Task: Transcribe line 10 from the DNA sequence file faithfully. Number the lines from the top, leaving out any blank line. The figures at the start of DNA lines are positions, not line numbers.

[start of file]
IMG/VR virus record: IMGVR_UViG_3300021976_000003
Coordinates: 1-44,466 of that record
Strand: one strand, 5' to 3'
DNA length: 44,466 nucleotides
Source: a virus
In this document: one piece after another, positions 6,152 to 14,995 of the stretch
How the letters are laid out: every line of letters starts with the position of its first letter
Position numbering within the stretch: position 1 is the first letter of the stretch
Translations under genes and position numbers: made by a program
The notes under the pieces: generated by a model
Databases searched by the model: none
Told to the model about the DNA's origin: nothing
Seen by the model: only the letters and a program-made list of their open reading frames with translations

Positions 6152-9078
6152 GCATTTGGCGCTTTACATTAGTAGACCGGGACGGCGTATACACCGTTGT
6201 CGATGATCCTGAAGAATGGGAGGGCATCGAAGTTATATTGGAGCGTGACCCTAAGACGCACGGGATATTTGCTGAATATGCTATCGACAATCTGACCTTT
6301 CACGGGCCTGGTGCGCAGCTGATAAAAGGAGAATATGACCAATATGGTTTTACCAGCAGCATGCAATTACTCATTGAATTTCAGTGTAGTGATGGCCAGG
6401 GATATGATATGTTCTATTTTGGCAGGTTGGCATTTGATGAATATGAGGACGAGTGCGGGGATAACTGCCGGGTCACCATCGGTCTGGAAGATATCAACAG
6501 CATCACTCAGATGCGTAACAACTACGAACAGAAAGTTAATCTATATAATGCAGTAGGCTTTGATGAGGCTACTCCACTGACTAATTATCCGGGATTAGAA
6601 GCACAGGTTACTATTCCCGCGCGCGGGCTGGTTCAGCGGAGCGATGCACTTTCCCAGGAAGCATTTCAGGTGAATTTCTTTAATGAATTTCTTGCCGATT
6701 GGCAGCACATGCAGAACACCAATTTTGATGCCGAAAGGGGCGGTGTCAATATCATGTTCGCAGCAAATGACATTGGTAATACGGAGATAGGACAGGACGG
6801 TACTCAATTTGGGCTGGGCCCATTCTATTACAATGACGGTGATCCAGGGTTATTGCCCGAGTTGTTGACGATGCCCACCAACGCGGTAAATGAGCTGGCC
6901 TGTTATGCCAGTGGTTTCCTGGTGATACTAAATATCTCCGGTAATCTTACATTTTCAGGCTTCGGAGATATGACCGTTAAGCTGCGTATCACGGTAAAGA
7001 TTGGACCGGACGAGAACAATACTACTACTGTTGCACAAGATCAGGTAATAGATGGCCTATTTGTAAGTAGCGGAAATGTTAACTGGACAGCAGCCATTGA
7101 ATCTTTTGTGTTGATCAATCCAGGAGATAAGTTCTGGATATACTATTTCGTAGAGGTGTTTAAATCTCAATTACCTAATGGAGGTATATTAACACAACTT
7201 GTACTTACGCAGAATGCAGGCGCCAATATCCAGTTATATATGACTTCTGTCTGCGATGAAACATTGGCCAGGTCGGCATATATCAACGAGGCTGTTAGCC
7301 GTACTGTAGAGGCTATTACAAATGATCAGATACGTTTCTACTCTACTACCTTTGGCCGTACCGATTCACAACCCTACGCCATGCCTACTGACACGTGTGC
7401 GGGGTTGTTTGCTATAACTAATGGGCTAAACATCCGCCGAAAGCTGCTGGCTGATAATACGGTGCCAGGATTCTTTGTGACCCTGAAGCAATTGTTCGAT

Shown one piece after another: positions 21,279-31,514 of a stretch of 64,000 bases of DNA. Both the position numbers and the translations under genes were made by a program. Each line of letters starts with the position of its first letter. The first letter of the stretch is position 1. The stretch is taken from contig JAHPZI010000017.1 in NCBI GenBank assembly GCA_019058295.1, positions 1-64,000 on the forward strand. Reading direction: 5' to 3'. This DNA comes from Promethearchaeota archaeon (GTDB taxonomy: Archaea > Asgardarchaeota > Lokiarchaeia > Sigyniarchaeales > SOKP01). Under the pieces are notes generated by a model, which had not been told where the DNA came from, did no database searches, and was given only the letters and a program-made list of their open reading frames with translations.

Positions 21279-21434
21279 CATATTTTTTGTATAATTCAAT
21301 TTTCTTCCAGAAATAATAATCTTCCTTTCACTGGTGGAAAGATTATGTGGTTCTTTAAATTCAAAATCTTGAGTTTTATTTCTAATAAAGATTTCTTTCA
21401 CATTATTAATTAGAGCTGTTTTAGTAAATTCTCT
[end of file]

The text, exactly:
The notes under the pieces: generated by a model